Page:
Virginia AG Laments Supreme Court Decision in VMI Prayer Case

The attorney general of Virginia is disappointed over the U.S. Supreme Court's decision last week not to consider reinstating mealtime prayers at state-funded Virginia Military Institute (VMI).

The high court last Monday turned aside an appeal from the State of Virginia, which wanted to preserve traditional mealtime prayers at VMI. A lower court had earlier ruled that group prayers before evening meals at the school violate separation of church and state. The Supreme Court's action means that ruling will stand. The case arose when two cadets asked the school to change the prayer ceremony, and sued when VMI refused.

Carrie Cantrell is a spokeswoman for Virginia Attorney General Jerry Kilgore, who had hoped the high court would consider his appeal of the lower-court ruling. That decision banned the recitation of grace by VMI cadets on the ground that the prayers violated the Establishment Clause of the First Amendment. Cantrell maintains that simply was not the case.

“It's a non-denominational grace [spoken] before supper that didn't require any individual to recite the prayer, bow his or her head, or even participate in the recitation,” she explains. “We were just disappointed [in the Supreme Court ruling].”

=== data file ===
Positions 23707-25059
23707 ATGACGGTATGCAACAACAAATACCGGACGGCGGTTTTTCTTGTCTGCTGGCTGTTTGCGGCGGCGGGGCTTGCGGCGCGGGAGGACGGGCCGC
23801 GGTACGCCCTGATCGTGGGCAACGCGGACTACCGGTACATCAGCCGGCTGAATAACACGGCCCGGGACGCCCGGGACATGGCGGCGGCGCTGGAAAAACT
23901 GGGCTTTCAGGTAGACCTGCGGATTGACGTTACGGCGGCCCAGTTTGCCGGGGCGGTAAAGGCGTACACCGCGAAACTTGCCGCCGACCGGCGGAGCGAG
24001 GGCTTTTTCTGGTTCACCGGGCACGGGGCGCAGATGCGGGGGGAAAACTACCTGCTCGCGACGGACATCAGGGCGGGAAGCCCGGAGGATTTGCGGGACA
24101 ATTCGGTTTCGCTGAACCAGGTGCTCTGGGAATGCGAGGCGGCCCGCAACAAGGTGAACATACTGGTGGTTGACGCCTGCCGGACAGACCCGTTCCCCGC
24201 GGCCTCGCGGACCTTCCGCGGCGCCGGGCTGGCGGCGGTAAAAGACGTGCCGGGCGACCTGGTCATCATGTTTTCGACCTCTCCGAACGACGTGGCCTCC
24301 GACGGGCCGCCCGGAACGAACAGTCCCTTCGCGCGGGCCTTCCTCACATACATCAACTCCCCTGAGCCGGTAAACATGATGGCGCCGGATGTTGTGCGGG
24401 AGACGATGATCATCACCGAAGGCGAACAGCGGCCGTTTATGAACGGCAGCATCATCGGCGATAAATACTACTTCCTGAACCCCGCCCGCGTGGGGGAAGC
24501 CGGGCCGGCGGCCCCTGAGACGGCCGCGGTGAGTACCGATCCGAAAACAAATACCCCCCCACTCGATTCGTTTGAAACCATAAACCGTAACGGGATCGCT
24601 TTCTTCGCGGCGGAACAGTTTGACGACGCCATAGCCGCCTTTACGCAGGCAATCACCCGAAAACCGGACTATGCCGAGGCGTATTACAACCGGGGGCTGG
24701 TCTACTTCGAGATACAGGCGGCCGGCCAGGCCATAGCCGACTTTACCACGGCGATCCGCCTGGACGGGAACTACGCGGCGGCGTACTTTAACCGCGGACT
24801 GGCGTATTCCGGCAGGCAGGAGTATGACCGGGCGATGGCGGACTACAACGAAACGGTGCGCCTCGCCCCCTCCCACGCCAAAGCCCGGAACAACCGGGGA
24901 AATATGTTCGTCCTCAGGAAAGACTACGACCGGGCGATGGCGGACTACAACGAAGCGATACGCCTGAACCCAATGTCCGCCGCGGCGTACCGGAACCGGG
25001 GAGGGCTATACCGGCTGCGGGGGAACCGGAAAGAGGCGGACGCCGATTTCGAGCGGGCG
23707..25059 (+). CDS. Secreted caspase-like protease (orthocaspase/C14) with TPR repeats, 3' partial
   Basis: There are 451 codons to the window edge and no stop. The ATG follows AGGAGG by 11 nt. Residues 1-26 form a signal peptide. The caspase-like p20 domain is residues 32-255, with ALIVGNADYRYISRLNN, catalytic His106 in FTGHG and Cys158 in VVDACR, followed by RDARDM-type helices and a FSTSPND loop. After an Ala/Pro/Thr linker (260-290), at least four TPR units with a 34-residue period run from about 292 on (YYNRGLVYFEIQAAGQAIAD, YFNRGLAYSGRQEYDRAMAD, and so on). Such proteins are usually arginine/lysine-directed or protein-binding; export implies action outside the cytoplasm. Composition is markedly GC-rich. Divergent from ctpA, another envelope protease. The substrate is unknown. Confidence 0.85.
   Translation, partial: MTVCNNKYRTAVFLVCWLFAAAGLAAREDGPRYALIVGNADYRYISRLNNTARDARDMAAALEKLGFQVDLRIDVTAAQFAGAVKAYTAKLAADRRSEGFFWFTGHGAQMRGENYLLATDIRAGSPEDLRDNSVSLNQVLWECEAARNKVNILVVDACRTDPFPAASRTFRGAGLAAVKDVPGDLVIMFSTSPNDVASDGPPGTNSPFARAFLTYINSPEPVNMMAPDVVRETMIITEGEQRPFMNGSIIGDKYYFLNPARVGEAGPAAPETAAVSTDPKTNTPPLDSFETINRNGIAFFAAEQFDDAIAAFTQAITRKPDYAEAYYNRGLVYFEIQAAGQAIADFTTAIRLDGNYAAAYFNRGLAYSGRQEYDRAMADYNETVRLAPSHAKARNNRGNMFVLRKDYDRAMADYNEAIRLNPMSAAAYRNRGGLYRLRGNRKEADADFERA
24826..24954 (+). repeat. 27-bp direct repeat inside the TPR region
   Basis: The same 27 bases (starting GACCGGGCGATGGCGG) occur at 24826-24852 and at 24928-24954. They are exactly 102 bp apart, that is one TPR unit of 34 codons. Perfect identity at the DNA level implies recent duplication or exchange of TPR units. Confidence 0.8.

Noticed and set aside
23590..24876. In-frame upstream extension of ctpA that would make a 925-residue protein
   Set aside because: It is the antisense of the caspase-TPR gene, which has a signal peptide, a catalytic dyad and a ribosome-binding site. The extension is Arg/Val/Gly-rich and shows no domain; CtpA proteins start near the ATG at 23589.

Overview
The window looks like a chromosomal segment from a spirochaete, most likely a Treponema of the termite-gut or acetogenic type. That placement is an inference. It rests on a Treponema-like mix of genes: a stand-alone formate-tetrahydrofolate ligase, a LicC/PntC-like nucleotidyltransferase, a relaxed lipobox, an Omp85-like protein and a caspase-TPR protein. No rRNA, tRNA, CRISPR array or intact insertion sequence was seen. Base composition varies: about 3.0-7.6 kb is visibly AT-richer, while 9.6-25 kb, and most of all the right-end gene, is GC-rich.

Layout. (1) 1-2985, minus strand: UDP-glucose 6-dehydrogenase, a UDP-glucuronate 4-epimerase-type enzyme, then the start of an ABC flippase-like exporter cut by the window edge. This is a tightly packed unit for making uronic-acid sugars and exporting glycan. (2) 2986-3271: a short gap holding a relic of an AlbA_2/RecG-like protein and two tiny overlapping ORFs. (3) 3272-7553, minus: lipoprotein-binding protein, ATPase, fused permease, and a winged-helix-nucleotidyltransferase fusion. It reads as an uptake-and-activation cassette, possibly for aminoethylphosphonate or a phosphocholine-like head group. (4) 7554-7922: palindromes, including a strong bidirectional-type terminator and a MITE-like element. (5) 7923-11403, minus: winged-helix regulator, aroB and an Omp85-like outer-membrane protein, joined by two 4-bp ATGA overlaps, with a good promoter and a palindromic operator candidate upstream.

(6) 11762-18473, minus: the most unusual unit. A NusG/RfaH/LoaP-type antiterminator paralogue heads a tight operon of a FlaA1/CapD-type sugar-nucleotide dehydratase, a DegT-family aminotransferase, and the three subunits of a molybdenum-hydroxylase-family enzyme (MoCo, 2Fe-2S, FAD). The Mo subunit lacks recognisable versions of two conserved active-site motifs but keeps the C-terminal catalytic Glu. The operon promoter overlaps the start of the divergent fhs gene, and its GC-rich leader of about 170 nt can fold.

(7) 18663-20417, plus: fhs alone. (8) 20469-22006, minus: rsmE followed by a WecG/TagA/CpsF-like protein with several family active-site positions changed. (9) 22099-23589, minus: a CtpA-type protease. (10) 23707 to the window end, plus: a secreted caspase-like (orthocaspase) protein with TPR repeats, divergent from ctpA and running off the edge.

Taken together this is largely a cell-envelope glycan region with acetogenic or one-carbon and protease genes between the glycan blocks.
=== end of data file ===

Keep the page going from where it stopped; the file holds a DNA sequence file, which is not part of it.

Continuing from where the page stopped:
According to Cantrell, the attorney general will now look for other avenues. “We will look at other cases [from across the United States] that may be similar to this issue and see if we might be able to join in any other efforts,” she says. “We believe that this is an important issue that ought to have been heard.”

Cantrell points out what some consider a double standard regarding this ruling, noting that the Virginia General Assembly, the U.S. Senate, and the U.S. House of Representatives incorporate voluntary prayer when opening their sessions.

“We don't think this [mealtime prayer at VMI] is very much different — and it's really part of the fabric of our country to have these types of ceremonies,” she says.

The Supreme Court's decision to refuse the case was not unanimous. In a dissent joined by Chief Justice William Rehnquist, Justice Antonin Scalia wrote that refusing to hear the case leaves important issues unresolved.

(This article courtesy of Agape Press).

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